With the polling day just four weeks away, no UDF party knows for sure who will contest which seat. The uncertainty and the delay, Congress leaders in the district fear, might compromise the short-duration campaign.

They are also afraid that the UDF, which just a couple of months before had such a huge political capital to start with, might fritter it away.


The delimitation exercise left the number of constituencies in the district untouched at 14, but brought in two new constituencies (Thrikkakara and Kalamassery), renamed two (Mattancherry and Njarackal) and struck off two others (Vadakkekara and Palluruthy).

Kochi and Vypeen are reincarnations of the former Mattancherry and Njarackal constituencies respectively, with certain additions and deletions.

Mattancherry used to be the tiniest Assembly constituency in Kerala. When it became Kochi, it took with it the Chellanam and Kumbalangi panchayats of former Palluruthy.

When Njarackal became Vypeen, it was clubbed with Mulavukadu panchayat. As Vadakkekara disappeared after the delimitation, Chittattukara, Vadakkekara and Puthanvelikkara panchayats joined Paravur.

To form the Kalamassery constituency, Alangad and Karumaloor had to be delinked from Paravur; sections of Aluva and Vadakkekara constituencies also were added to Kalamassery. The Thrikkakara constituency was carved out of sections of Thripunithura and Ernakulam constituencies.

The delimitation is unlikely to alter the overall electoral outcome of the district. In terms of geographical area, Kothamangalam is the largest constituency. Kunnathunadu is the only reserved seat in the district. Across the 14 constituencies, there are 21.72 lakh voters in the district, of whom 10.93 lakh are women.

Church factor

The Christian church is an important factor in the political life of the district. It has always influenced the decisions of the political parties as well as voters.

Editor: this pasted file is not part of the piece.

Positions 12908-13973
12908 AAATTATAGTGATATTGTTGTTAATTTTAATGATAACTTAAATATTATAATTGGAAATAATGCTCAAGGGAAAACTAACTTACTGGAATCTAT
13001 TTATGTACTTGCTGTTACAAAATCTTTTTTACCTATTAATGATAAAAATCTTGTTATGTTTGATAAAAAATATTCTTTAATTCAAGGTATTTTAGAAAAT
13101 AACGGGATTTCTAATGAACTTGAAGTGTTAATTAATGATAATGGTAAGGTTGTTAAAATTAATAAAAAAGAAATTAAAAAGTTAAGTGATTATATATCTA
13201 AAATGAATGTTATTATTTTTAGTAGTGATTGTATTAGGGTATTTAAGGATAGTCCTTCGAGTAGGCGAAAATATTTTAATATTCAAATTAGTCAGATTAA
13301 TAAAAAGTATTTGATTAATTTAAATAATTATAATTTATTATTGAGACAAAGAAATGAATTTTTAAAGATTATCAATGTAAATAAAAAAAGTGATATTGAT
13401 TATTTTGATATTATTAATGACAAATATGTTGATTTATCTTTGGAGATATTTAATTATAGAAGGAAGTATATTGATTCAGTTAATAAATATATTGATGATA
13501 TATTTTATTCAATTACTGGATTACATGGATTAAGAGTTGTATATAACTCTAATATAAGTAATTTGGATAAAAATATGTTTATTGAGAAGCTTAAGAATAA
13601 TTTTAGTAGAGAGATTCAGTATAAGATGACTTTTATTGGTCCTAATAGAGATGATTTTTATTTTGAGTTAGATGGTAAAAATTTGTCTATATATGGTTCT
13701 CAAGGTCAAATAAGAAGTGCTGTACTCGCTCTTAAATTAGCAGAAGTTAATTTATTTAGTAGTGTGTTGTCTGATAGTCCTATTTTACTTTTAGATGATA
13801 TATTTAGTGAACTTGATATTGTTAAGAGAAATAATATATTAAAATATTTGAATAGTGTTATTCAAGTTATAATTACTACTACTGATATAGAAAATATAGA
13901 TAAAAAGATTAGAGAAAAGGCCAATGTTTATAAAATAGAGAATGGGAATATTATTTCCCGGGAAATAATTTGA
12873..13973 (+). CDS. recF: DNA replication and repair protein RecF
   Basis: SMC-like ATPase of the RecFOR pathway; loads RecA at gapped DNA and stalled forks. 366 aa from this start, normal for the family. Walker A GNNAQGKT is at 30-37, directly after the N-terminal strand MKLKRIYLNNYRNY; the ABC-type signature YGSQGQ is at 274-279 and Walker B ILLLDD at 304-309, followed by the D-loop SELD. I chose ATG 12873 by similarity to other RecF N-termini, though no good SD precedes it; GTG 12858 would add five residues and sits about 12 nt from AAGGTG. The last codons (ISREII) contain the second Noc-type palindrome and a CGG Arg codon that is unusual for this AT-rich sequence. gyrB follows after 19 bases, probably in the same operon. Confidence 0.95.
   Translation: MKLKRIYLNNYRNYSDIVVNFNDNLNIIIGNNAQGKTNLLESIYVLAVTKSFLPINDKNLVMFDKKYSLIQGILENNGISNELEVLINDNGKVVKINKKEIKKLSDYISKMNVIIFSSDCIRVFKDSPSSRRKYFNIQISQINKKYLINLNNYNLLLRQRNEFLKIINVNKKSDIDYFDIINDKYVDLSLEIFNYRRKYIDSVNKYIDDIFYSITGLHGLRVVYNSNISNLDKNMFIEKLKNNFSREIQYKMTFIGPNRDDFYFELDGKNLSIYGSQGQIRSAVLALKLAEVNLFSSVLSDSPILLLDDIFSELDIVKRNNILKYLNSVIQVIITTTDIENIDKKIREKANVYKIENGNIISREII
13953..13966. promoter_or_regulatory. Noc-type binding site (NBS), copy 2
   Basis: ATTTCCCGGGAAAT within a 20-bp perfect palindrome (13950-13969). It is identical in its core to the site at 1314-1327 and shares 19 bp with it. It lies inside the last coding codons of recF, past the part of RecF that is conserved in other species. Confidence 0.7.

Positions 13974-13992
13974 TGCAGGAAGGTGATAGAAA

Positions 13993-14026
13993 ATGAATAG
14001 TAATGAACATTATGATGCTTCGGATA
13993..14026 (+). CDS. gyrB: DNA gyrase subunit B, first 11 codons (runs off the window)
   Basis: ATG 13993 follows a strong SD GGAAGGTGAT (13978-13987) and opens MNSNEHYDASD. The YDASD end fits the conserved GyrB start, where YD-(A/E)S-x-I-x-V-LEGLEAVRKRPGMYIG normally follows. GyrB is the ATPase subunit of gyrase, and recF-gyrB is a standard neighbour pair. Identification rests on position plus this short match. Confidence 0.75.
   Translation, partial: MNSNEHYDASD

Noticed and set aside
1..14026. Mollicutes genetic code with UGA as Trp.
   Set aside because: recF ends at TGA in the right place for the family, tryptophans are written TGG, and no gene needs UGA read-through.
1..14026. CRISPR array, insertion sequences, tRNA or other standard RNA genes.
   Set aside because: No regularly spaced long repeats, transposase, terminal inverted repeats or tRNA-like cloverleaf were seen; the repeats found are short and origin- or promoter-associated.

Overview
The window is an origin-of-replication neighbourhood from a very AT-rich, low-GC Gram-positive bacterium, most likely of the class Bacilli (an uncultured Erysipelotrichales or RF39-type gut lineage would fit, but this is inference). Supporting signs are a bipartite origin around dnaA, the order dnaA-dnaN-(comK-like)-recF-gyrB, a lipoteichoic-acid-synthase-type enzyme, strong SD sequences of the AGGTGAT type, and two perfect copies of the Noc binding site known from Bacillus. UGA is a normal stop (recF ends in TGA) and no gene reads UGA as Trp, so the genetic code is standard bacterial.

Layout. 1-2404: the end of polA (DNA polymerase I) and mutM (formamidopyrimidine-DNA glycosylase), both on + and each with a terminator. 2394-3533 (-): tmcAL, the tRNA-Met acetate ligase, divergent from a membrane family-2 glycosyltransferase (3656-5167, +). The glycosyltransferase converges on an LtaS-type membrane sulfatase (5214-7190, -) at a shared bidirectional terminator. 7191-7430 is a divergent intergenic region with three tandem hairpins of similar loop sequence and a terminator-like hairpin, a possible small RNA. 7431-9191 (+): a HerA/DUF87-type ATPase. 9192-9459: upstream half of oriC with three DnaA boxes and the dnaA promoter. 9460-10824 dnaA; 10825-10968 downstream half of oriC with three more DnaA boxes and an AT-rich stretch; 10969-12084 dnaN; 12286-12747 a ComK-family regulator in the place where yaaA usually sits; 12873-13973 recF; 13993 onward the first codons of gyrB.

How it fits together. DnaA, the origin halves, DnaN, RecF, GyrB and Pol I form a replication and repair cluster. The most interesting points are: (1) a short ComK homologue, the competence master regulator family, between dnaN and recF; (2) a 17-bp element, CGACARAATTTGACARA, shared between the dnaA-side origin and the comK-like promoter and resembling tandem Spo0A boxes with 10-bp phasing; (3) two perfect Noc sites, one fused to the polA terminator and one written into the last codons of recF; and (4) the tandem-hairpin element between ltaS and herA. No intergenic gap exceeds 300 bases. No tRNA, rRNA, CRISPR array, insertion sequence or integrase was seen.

Running myriad institutions like schools, colleges, hospitals and businesses, the church also wields great ‘soft power' on the decisions of not just Christians, but other communities also.

Kochi serves as the headquarters of two leading Catholic churches - Syro-Malabar and Latin Catholic. There are large Latin Catholic populations in Ernakulam, Vypeen and Kochi constituencies, while Jacobites are strong in Kunnathunad, Perumbavoor, Muvattupuzha, Piravom and Kothamangalam.

The Syrian Catholics have say in deciding who will be the Angamaly MLA. Aluva, Thrikkakara, Kalamassery and Muvattupuzha have substantial number of Muslim voters. The impact of the merger of the Kerala Congress (J) with the Kerala Congress (M) will be most keenly felt in Kothamangalam, where the KC(J) candidate T.U. Kuruvilla had won in 2006 as part of the LDF.

Now the KC(J) is with the UDF. If the UDF candidate in Kothamangalam is a KC(M) nominee, he or she will have to confront a nominee of the Kerala Congress (P.C. Thomas), which until a few years back, had been part of the KC(M).

The Assembly election in Ernakulam district boils down to this: how many seats will the UDF be able to regain from the LDF? The answer will be part of another question - will the UDF come back to power in the State?